Important morphological and ecological modifications occur during the transition between pelagic and demersal phases in marine fish. However, it is still unknown how fast these shape changes may occur. We studied the shape changes of a common cryptobenthic fish, the triplefin Helcogrammoides chilensis (Cancino, 1960) during the shift from pelagic larvae to recently settled individuals, along rocky shores in central Chile during the austral summers of 2020 and 2021. The working hypothesis was that larval stages would show more allometry and faster shape changes in the head and the paired fins insertion than benthic juveniles, in preparation for their new environment. Shape changes were analyzed utilizing landmark-based geometric morphometrics, while age was estimated using sagittal otolith microstructure analysis. There was an important overlap in the size (length and weight) between older larvae and recently settled individuals (between 20 and 25 mm SL, and 0.08–0.17 g), nonetheless, the head shape and paired fins were clearly different between stages. Pelagic larvae (46–88 days post hatch) had a shorter pectoral fin base, a frontal mouth opening, and eyes located at the level of the tip of the upper jaw. Meanwhile, recently settled individuals (80–112 days post hatch) had wider, vertically positioned pectoral fins, mouths displaced to a vertical position, and eyes located upper and forward the head. Larvae experienced faster growth rates than settlers (0.24 vs. 0.02 mm day−1, respectively), and the pattern of ontogenetic shape changes decreased two orders of magnitude after settlement. It is plausible that after the pelagic–demersal shift most of the fish’s energy was used in body structure rearrangement and incrementing body pigmentation, as an adaptation of cryptobenthic juvenile to the rocky reef.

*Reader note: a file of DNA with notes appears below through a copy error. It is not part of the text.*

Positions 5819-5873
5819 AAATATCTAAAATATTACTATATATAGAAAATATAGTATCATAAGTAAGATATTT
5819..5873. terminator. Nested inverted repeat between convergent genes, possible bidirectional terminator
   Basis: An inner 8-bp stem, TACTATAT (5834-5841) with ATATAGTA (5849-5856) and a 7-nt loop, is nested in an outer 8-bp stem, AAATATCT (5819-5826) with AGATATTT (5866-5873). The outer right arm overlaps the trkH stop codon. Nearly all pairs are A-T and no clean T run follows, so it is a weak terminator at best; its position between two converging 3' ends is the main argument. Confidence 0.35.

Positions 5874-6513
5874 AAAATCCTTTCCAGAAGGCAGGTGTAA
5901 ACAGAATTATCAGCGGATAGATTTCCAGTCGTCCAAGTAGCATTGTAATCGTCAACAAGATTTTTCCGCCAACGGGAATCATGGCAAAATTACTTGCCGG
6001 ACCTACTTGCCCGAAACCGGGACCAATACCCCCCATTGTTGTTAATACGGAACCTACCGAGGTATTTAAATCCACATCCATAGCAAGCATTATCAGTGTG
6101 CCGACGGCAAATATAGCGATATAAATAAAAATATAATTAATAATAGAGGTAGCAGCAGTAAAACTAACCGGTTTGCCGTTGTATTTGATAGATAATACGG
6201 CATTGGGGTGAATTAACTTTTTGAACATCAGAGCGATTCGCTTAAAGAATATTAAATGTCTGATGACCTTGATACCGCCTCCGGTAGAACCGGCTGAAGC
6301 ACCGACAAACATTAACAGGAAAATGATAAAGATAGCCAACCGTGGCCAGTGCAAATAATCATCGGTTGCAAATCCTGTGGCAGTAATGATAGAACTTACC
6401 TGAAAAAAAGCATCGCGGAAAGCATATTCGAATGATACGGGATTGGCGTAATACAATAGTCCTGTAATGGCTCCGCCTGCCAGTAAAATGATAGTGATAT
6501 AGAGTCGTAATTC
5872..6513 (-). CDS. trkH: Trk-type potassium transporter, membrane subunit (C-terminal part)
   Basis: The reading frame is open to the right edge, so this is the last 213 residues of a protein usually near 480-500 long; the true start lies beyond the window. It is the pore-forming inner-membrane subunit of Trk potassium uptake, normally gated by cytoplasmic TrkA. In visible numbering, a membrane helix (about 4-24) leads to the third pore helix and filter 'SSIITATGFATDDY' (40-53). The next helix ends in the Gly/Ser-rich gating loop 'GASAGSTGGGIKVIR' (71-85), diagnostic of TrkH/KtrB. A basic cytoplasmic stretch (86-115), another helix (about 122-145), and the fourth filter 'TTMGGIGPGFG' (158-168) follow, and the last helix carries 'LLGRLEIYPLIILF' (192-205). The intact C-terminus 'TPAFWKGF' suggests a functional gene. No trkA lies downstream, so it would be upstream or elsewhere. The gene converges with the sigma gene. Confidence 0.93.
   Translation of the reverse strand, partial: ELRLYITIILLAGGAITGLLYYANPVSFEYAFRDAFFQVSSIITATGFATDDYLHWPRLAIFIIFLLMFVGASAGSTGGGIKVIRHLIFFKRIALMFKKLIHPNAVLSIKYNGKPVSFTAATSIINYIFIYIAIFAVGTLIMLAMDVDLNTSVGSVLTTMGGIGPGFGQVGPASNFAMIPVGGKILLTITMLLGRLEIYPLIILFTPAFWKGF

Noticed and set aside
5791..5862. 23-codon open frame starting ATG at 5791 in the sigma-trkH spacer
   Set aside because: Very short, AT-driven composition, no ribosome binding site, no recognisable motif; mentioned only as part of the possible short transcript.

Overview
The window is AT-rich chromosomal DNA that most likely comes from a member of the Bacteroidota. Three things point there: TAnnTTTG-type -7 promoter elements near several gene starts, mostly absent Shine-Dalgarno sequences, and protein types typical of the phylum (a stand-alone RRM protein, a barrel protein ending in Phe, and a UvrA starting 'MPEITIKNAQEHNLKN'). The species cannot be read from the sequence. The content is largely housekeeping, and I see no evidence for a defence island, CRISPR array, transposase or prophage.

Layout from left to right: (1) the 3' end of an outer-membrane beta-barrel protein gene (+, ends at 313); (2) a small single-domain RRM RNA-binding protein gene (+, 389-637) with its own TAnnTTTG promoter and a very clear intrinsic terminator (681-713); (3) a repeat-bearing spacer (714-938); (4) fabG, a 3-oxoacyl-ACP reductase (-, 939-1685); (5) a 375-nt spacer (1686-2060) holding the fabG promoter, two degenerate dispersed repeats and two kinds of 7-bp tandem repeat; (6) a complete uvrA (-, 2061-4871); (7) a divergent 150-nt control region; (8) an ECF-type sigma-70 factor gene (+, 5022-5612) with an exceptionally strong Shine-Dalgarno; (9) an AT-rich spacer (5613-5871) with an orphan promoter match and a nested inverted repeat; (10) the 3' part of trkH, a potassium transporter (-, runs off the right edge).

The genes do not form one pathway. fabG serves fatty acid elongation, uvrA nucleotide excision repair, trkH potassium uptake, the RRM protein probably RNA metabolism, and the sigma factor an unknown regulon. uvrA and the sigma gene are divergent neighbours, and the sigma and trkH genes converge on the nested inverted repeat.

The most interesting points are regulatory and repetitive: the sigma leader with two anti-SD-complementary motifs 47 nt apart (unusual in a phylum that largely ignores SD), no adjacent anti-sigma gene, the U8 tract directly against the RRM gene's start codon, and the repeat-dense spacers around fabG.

- Pelagic–demersal shift